- The recording of the Ordnance Survey Grid References appeared problematic. Data validation were applied with the following criteria:
- Eastings between 0 and 500,000
- Northings between 500,000 and 1,300,000
- For junction accidents the following checks are carried out:
- If junction detail is not equal to 'not at a junction' then red text is shown to indicate to complete the junction control, 2nd road class fields
- If 2nd road class is M, A(M), A or B then red text is shown to complete the 2nd road number field
- If junction is not completed and any of junction control, 2nd road class and 2nd road number are, then red text shows to fill in junction detail.
Figure 5 shows the draft revised vehicle details part of the STATS19 form.
Figure 5: Draft vehicle details form
The changes to the vehicle details form were:
- Vehicle type. Some STATS19 users reported confusion over 'other' vehicle types, for example, ambulance and motor caravan. A review of data suggests that 'vans' are often coded as 'other' also. Some interviewees suggested entering the motorcycle type was not always easy.
- The text box that displays when a user click on the vehicle type field shows some of the text from STATS20 (Department for Transport, 2011) giving definitions of vehicles, including examples of vehicles included under van, HGV and other vehicles.
The following checks were included within the form:
- Pedal cycles and motorcycles not allowed to be left hand drive vehicles
- Pedal cycles and motorcycles not allowed to have overturned
Vehicle manoeuvre, compass points and junction location of vehicle were also reported as confusing or inconsistent, but no form design changes were identified which could address these.
Figure 6 shows the draft revised casualty details part of the STATS19 form.
Figure 6: Draft casualty details form
The draft form includes a box shown when casualty severity is selected to indicate the injuries that are classed as serious (from STATS20). This should help users to identify seriously injured, with lesser injuries classed as slight.
The following data validation or logic checks were also included:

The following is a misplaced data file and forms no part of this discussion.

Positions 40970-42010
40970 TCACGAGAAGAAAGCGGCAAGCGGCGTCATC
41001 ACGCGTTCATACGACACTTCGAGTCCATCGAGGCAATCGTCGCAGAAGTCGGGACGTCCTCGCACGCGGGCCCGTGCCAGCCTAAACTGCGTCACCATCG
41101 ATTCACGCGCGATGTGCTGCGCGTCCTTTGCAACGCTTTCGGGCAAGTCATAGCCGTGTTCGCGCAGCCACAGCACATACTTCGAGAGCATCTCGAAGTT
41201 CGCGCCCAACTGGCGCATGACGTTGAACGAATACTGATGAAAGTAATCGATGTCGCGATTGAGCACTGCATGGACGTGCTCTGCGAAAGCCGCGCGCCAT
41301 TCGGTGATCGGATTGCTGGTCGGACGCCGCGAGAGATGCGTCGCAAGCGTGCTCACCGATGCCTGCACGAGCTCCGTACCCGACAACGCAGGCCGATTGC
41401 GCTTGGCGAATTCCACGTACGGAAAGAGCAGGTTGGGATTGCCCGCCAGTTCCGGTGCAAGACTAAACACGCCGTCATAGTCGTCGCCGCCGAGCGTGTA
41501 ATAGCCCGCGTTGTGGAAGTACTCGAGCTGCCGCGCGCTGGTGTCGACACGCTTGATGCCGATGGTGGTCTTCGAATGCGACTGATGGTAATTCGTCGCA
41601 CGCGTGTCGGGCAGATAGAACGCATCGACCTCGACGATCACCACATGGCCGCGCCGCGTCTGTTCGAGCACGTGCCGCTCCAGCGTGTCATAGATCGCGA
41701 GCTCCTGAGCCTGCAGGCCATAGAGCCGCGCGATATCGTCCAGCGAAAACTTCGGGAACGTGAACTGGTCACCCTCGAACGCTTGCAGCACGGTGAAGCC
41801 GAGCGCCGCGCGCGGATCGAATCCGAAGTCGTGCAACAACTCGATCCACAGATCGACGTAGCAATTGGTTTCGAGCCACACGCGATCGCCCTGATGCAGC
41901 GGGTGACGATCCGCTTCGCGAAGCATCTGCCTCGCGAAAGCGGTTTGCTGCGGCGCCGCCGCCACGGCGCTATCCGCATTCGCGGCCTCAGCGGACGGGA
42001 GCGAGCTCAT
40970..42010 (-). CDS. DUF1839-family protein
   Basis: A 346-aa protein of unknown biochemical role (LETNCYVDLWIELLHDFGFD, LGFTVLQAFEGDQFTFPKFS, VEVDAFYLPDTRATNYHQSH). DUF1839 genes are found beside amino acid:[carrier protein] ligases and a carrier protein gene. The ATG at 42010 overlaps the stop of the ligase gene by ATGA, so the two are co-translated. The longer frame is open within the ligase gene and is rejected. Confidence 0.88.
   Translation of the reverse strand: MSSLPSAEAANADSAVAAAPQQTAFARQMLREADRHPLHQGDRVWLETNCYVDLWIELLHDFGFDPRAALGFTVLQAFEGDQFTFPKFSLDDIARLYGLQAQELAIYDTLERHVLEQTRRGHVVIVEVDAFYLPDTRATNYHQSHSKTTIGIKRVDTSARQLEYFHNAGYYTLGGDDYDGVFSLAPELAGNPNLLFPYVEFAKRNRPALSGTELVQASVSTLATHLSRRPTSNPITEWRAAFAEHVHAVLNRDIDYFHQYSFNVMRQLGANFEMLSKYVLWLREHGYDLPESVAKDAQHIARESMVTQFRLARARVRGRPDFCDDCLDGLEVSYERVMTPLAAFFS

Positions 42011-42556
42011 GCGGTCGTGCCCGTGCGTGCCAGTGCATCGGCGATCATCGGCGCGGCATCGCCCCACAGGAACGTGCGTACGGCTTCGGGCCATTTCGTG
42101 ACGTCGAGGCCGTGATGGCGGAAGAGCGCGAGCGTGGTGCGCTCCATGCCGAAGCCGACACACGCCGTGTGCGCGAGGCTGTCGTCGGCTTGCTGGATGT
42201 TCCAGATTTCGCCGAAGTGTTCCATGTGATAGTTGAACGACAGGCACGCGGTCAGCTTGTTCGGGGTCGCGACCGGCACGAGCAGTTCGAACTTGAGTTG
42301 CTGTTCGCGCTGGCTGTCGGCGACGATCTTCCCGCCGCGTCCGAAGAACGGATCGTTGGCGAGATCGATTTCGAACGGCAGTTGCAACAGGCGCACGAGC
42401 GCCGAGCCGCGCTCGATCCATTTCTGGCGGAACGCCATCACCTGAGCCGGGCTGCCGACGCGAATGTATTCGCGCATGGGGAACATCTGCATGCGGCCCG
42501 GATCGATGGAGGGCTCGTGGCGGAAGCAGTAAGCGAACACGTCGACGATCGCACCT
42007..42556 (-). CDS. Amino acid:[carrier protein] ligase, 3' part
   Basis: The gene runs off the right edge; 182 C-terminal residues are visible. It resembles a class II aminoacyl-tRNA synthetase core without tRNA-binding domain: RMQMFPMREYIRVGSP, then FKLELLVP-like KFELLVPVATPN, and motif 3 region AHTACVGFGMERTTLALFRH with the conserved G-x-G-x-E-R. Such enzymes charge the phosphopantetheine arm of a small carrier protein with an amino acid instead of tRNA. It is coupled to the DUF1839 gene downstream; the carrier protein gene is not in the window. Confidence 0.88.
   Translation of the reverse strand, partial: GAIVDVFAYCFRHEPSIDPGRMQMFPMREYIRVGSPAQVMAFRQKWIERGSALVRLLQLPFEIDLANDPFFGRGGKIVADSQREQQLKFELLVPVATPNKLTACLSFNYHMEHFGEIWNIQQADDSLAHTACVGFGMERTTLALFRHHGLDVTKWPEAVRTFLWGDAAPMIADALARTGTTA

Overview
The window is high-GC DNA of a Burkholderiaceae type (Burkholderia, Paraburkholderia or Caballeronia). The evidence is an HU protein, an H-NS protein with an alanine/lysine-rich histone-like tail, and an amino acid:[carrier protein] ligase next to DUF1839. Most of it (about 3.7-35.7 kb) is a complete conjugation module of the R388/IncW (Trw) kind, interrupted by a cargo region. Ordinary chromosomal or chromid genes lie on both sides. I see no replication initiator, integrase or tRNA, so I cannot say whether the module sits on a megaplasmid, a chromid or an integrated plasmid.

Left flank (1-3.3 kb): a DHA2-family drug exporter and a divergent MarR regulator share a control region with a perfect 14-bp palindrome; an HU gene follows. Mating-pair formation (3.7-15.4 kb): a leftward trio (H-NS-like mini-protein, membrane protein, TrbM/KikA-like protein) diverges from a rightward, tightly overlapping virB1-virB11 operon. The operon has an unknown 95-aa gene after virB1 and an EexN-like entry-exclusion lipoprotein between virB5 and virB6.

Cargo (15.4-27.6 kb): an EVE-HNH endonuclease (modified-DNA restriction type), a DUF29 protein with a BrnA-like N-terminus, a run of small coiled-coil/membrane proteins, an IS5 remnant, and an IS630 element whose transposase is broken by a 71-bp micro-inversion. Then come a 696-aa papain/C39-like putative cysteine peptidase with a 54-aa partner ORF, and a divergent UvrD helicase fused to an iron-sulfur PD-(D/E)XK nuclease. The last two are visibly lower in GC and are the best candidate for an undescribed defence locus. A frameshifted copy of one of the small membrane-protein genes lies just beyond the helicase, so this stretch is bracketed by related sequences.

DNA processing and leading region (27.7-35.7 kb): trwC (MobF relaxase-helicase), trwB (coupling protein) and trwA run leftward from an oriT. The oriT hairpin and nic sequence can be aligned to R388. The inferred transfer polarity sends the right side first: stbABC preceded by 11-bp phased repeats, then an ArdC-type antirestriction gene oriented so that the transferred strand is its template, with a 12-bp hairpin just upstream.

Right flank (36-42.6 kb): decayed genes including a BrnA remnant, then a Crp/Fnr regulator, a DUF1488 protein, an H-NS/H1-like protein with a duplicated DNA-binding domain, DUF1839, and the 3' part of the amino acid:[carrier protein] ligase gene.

- If casualty class is pedestrian then red text alerts user to complete pedestrian location, movement and direction.
- If the casualty is a driver then the spreadsheet checks the age entered against the driver age of the vehicle corresponding to that driver. Red text alerts if these are different.
Users reported confusion over the term 'participant'. This refers to a vehicle/driver, casualty or uninjured pedestrian.
There was also confusion between similar descriptions of factors relevant for vehicles/drivers and pedestrians which have different codes:
- Failed to look properly (405 for drivers, 802 for pedestrians)
- Failed to judge other person's/vehicle path or speed (406 for drivers, code 803)
- Impaired by alcohol (501 for drivers, 806 for pedestrians)
- Impaired by drugs (502 for drivers, 807 for pedestrians)
- Careless, reckless or in a hurry (code 602 for drivers, 808 for pedestrians)
The form was designed for users to select the type of participant (vehicle, casualty or uninjured pedestrian) first, and the relevant reference number.
The next field is the factor type, and is designed to only show those types relevant for the participant selected:
- For vehicle/driver, all factor groups apart from 'pedestrian only' are shown
- For injured and uninjured pedestrians, only the 'pedestrian only' and 'special codes' are shown
Once the factor type has been selected, the drop down list of options only shows the factors in the group selected. This should ensure that any vehicle specific code is assigned to a vehicle and that the correct code is used when the descriptions are similar.
Figure 7 shows the draft contributory factors part of the STATS19 form showing the factors reduced to those in the 'injudicious action' group.
Figure 7: Draft contributory factors form
The revised form was developed using insights from the literature review and the consultation as well as expert opinion provided during the expert advisor workshop. The first decision about the redesign of the form was to ensure that it was in a usable format for the Police and other users. Based on the information about current approaches to collection of accident data received as part of the consultation, a paper-based form was not considered to be the most ideal means of data collection, therefore the revised form was developed using Microsoft Excel.
The revised Excel form was designed to reduce or eliminate some of the accuracy issues highlighted in earlier tasks, while also incorporating any relevant best practice guidelines identified in the literature to enhance its layout and design.
The revised form included tabs or worksheets in Excel for each of accident circumstances, vehicle details, casualty details and contributory factors, using drop down lists wherever possible to minimise errors. Some logic checking between fields was introduced and modifications to the text for some field names and labels were also included.